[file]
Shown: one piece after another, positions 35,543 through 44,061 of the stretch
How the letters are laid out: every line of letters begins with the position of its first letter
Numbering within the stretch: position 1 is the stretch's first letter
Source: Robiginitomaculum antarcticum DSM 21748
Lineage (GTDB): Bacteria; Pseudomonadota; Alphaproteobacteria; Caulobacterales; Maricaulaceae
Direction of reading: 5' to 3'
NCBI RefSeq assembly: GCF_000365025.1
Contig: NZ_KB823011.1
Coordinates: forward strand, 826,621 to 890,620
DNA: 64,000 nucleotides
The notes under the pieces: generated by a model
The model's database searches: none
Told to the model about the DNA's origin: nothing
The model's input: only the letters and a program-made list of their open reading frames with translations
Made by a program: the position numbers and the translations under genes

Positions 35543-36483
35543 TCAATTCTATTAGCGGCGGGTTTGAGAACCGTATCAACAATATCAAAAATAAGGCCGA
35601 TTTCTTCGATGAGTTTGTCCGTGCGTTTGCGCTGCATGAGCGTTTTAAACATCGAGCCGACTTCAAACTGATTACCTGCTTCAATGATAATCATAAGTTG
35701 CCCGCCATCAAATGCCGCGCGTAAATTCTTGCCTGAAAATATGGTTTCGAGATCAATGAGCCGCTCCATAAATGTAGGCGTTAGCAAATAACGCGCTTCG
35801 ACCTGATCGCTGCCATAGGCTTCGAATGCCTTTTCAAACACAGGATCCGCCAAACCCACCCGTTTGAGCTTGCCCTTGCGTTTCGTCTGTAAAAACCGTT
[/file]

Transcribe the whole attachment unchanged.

Shown: one piece after another, positions 35,543 through 44,061 of the stretch
How the letters are laid out: every line of letters begins with the position of its first letter
Numbering within the stretch: position 1 is the stretch's first letter
Source: Robiginitomaculum antarcticum DSM 21748
Lineage (GTDB): Bacteria; Pseudomonadota; Alphaproteobacteria; Caulobacterales; Maricaulaceae
Direction of reading: 5' to 3'
NCBI RefSeq assembly: GCF_000365025.1
Contig: NZ_KB823011.1
Coordinates: forward strand, 826,621 to 890,620
DNA: 64,000 nucleotides
The notes under the pieces: generated by a model
The model's database searches: none
Told to the model about the DNA's origin: nothing
The model's input: only the letters and a program-made list of their open reading frames with translations
Made by a program: the position numbers and the translations under genes

Positions 35543-36483
35543 TCAATTCTATTAGCGGCGGGTTTGAGAACCGTATCAACAATATCAAAAATAAGGCCGA
35601 TTTCTTCGATGAGTTTGTCCGTGCGTTTGCGCTGCATGAGCGTTTTAAACATCGAGCCGACTTCAAACTGATTACCTGCTTCAATGATAATCATAAGTTG
35701 CCCGCCATCAAATGCCGCGCGTAAATTCTTGCCTGAAAATATGGTTTCGAGATCAATGAGCCGCTCCATAAATGTAGGCGTTAGCAAATAACGCGCTTCG
35801 ACCTGATCGCTGCCATAGGCTTCGAATGCCTTTTCAAACACAGGATCCGCCAAACCCACCCGTTTGAGCTTGCCCTTGCGTTTCGTCTGTAAAAACCGTT